Evergreen, Which Chartered Ever Given, Says It's Not Responsible for Cargo Delays
(Bloomberg) -- Taiwan’s Evergreen Marine Corp., which chartered the Ever Given vessel that grounded in the Suez Canal last week -- halting marine traffic through the waterway for about six days -- said it’s not responsible for delays of any cargo it’s transporting due to the incident.
Evergreen’s agreements with clients don’t guarantee arrival time of cargoes, said President Eric Hsieh, in the company’s first briefing since the blockage. A dozen ships used by Evergreen, including the Ever Given, were impacted by the incident and three have been diverted around the Cape of Good Hope, according to Hsieh.
“Our risk exposure from the Ever Given incident is very low -- even if there are damages, it will be covered by insurance,” Hsieh said at a briefing in Taipei on Thursday. “Evergreen is free of responsibility from cargo delays.”
The comments come amid expectations of legal claims from all sides. Owners of the goods on board the Ever Given and other ships could seek compensation for delays from their insurers. Those insurers for the cargo can in turn file claims against Ever Given’s owners, who will then look to their insurers for protection.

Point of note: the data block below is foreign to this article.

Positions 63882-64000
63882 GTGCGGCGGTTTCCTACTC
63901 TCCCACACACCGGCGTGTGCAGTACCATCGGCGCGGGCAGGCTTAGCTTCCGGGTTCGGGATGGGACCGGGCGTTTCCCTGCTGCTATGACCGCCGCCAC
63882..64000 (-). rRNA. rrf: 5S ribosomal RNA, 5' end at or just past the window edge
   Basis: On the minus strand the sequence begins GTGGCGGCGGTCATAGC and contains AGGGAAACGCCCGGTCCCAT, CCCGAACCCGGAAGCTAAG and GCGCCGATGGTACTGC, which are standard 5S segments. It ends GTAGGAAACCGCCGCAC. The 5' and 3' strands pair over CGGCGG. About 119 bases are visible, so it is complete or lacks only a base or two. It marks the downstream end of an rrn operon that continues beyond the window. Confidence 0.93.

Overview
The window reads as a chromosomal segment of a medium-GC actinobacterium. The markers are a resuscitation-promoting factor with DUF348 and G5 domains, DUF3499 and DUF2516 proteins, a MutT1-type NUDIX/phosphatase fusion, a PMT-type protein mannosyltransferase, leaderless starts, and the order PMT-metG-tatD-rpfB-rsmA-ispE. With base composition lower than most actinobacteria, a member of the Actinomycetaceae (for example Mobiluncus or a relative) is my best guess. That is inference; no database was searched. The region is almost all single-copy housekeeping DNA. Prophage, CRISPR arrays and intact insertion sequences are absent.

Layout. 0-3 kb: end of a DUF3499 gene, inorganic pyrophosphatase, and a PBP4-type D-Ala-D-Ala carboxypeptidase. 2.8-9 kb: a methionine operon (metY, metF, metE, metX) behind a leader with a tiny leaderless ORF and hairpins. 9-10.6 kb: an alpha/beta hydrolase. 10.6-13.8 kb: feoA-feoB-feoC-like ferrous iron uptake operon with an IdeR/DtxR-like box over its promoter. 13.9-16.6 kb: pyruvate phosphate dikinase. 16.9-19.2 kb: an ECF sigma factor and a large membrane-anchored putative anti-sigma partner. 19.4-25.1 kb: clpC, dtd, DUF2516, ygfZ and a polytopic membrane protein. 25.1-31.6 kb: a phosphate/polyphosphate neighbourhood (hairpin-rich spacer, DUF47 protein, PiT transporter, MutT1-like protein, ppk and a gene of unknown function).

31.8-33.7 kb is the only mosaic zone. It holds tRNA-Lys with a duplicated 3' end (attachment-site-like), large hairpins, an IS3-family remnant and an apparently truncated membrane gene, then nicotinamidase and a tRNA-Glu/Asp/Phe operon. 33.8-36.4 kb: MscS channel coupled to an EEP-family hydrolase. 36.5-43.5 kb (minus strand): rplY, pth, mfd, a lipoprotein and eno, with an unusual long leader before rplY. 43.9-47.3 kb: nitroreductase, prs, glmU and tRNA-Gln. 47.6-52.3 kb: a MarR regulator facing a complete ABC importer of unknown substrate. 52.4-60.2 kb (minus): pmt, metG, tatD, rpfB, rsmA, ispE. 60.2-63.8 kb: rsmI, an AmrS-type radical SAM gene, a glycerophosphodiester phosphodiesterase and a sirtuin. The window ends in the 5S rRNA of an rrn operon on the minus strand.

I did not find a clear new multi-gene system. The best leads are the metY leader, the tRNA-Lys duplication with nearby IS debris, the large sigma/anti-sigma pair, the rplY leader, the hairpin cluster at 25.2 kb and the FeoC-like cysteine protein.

The giant container ship, which was pried from the bank of the canal on Monday, has been moved north and out of the canal’s main path to be inspected for damage. The shutdown delayed hundreds of ships along a waterway that’s a conduit for about 12% of world trade.
The Ever Given owner, Japan’s Shoei Kisen Kaisha Ltd., has taken some responsibility but said charterers need to deal with the cargo owners. Evergreen’s legal adviser is Ince Gordon Dadds LLP, people familiar with the matter have said.
Responsibility for the giant ship’s grounding will be determined after an investigation, Suez Canal Authority Chairman Osama Rabi said Monday. He added that the canal authority isn’t at fault and that the ship’s captain -- not the pilot -- was responsible for the vessel.
The company’s sales surged 95% over January and February from a year earlier, according to the executive, who estimated marine traffic on the Suez Canal will likely return to normal volumes on Monday or Tuesday.
©2021 Bloomberg L.P.